Henry Chang may not be from your neighborhood, but he understands his neighborhood, and 'hood recognize 'hood, y'all.


Most folks know I have a love for heroes. I prefer a good hardboiled mystery or thriller that puts a protagonist at odds with a con, conspiracy or overall oppressive force that wants to chew up the little guy and gal with impunity. Elliot Caprice, the protagonist of my novel, A Negro and an Ofay (May 2017, Down & Out Books), is, to his continual frustration, bound by a singular personal ethic: "It's wrong, and it happened in front of me. That makes it my business." We write what we know. I know heroes. Even anti-heroes are still heroes.

Though I don't reach for caper stories and criminal tales, in which the con is the thing, and the plan is to get away with it, they often fall in my lap, and I enjoy them all the same. Except I didn't enjoy Vern E. Smith's brilliant—and sole—crime novel, The Jones Men, nominated for the Edgar Award for Best First Novel by an American Author in 1975. I couldn't stand it, as it was the psychological equivalent to being locked in a room with all my friends and family members who came up on both sides of the American hypocrisy of narcotics: pushers and users. There's less mystery in the plot, though plenty can be found in the motivations and activities of the characters, and especially within the notion that any of them will succeed.

An all-out drug war explodes in 1970s Detroit when a young Vietnam veteran decides to rip off heroin kingpin Willis McDaniel. In the chaos, rival outfits, the Mafia, and even junkies themselves try to step in to fill the void while one lone assassin tries to hunt them all down—and one determined cop tries to stop it all.

Mississippi-born Vern Smith (1946) was a journalist covering Detroit for Newsweek during the siege of drugs and violence that claimed the city's identity from the prosperity of the automotive boon and its Motown soundtrack. In its pages, he draws a perfect picture of the collusion of all the players in the drug game. Though the reader may pick a side, the work is bereft of heroism, and it plays in the modern mind as a tragedy on the scale of Sysiphus. Though Smith would go on to continue a distinguished career as a journalist covering such seminal events as Hank Aaron's usurping of Babe Ruth's home run record and the Atlanta child murders that had the entire nation captivated in 1980, he never again wrote a novel. The Jones Men is a hole-in-one in the final round of the US Open. It's the goddamned Hope Diamond of crime fiction novels. Yet Vern E. Smith, though he serves America still, has no Wikipedia entry for himself or his novel. Check out Eric Beetner's excellent article on the book at The Criminal Element and track down a copy. If you find it at a flea market or Goodwill, it's the crime fiction equivalent of a rare Rembrandt on markdown. Just don't expect to feel cozy while reading it.


I've yet to be asked to cease asserting my themes and ideas, so I've resolved to keep going and make certain I offer up jewels and gems of literary brilliance that help bring those unlike us into focus and, as a consequence of our illumination, bring us together on and off the page. I appreciate your patience.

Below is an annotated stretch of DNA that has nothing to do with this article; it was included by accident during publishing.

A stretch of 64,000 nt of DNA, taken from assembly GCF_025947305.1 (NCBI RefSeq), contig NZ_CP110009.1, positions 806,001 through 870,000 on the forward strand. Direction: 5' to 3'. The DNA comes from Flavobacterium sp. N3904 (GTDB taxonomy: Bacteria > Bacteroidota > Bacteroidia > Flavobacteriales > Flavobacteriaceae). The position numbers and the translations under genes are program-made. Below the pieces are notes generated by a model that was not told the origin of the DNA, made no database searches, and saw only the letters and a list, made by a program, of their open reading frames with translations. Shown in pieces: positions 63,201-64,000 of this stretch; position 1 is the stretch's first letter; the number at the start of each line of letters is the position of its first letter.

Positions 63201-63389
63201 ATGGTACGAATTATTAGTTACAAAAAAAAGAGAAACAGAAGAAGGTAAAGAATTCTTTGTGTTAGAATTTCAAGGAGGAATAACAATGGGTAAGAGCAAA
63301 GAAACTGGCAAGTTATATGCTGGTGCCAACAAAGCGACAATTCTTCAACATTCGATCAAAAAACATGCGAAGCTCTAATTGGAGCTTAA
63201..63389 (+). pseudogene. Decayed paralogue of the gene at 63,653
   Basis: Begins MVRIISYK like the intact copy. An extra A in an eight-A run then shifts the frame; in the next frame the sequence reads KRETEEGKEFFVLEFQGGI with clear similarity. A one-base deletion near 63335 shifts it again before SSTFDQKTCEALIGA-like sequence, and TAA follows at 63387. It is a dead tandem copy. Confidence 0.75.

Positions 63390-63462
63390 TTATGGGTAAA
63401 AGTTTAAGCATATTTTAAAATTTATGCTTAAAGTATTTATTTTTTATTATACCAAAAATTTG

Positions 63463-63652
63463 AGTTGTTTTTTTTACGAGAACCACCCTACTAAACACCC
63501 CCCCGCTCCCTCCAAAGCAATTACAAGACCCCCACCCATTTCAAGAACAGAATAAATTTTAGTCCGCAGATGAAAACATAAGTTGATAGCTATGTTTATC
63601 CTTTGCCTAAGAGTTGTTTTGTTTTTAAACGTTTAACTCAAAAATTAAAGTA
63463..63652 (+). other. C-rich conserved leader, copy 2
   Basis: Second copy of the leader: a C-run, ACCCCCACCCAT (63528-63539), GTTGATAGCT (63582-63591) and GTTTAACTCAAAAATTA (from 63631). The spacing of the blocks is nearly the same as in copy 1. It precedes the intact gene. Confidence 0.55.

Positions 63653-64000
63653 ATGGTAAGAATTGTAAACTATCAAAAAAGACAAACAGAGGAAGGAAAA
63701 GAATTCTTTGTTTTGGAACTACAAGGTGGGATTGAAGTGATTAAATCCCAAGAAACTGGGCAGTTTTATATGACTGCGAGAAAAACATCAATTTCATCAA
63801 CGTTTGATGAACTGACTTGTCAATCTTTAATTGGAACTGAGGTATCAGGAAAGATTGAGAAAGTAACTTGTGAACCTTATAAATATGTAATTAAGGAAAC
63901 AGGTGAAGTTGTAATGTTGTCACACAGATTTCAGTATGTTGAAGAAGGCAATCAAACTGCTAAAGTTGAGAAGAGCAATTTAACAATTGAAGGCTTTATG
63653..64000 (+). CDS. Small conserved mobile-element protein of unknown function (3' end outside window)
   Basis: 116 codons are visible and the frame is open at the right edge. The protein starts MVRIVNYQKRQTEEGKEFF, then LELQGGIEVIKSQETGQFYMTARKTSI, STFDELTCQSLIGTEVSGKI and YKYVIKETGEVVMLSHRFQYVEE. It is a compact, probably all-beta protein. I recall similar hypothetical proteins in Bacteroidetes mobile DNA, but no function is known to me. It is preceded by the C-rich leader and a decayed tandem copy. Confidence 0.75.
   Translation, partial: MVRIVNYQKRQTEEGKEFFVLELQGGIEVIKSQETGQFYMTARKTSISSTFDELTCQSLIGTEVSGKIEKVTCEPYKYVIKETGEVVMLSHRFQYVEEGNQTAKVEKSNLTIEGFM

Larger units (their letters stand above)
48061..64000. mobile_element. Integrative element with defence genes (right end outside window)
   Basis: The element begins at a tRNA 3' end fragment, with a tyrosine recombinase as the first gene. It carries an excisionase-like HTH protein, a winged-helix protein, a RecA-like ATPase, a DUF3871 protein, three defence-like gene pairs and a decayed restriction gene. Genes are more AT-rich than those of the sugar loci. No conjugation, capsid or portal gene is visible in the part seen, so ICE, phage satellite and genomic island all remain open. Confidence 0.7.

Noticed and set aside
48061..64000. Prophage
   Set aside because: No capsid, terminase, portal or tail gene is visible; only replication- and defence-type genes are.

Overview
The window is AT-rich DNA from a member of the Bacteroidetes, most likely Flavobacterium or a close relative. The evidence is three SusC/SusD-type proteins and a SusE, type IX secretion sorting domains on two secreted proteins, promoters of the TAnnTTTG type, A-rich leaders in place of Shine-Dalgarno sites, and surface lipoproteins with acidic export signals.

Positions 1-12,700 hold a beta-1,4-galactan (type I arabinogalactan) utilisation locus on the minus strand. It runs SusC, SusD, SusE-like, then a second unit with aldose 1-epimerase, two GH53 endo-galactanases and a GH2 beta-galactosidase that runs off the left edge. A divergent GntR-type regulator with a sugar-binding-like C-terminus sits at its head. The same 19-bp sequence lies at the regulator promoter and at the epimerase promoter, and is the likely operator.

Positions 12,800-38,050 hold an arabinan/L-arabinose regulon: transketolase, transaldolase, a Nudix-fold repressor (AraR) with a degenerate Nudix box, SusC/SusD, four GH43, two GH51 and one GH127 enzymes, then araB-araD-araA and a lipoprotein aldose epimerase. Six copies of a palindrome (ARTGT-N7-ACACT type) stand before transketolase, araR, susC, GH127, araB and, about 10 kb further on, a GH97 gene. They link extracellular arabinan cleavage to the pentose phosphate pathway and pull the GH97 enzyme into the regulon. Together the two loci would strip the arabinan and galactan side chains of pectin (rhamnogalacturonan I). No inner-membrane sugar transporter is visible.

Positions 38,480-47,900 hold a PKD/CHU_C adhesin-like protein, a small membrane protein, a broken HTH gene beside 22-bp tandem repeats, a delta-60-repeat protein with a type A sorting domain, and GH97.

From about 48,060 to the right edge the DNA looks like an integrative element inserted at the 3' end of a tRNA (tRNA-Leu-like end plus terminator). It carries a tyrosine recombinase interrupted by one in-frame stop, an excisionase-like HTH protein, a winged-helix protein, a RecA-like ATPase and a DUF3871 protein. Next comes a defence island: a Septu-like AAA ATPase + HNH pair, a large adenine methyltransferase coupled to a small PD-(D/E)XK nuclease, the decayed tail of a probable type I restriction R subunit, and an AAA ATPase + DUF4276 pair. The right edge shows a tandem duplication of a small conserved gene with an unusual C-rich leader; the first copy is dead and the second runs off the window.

Though I'm gonna do it anyhow.

- dg

Thursday, February 16, 2017

Black and Blue and Indigo

by Alan

What 3 mystery books are “must reads” for those who have never read mysteries before?

So many great books to recommend! So many potential “must reads”! How can one possibly choose?

By narrowing things down using my Book-Sort-O-Matic Machine (patent pending)!

I hauled it out of deep storage, replaced the flux capacitor, and programmed the following criteria:

1) Book written by an author who is either an Edgar Award winner or MWA Grand Master.

2) Book itself either won, or was nominated for, a prestigious mystery-writing award.

3) Book features a detective (police or PI).

4) Book has a color in the title.

5) I read the book and enjoyed it.


Three choices popped out!

Black EchoThe Black Echo – Michael Connelly.

Winner of the Edgar Award for Best First Novel in 1993, this is the first in the Harry Bosch series.






Blue Edge


The Blue Edge of Midnight – Jonathon King

Featuring ex-cop Max Freeman, this won the Edgar Award for Best First Novel in 2003.





indigoslam_largeIndigo Slam – Robert Crais

This is the seventh novel in the Elvis Cole/Joe Pike series (nominated for a Shamus Award in 1998).






What’s your favorite mystery with a color in the title?

Wednesday, February 15, 2017

Hard to put down

by Dietrich Kalteis

Here are three mysteries I’ve read over the past few months, ones that I’d recommend to someone who’s never read one.

First up is Sucker Punch by Canadian writer Marc Strange. It’s the first Joe Grundy mystery in a two book series, published by Dundurn Press in 2007. It was Strange’s first mystery and was shortlisted for the Arthur Ellis Award for best first mystery right out of the gate. Its storyline follows ex-boxer Grundy whose claim to fame is he was once KOd by Evander Holyfield. Now, he’s the security chief at a swank downtown Vancouver hotel. When a guy who just inherited millions checks into the hotel and announces that he’s going to give it all away, then starts passing out hundred dollar tips, Grundy guesses trouble’s on its way. And when the rich guy ends up dead and a large amount of his cash is missing from his hotel room, Grundy sets out to discover who did it. This story gives readers the right mix of plot, pace, interesting characters, told and just the right touch of humor.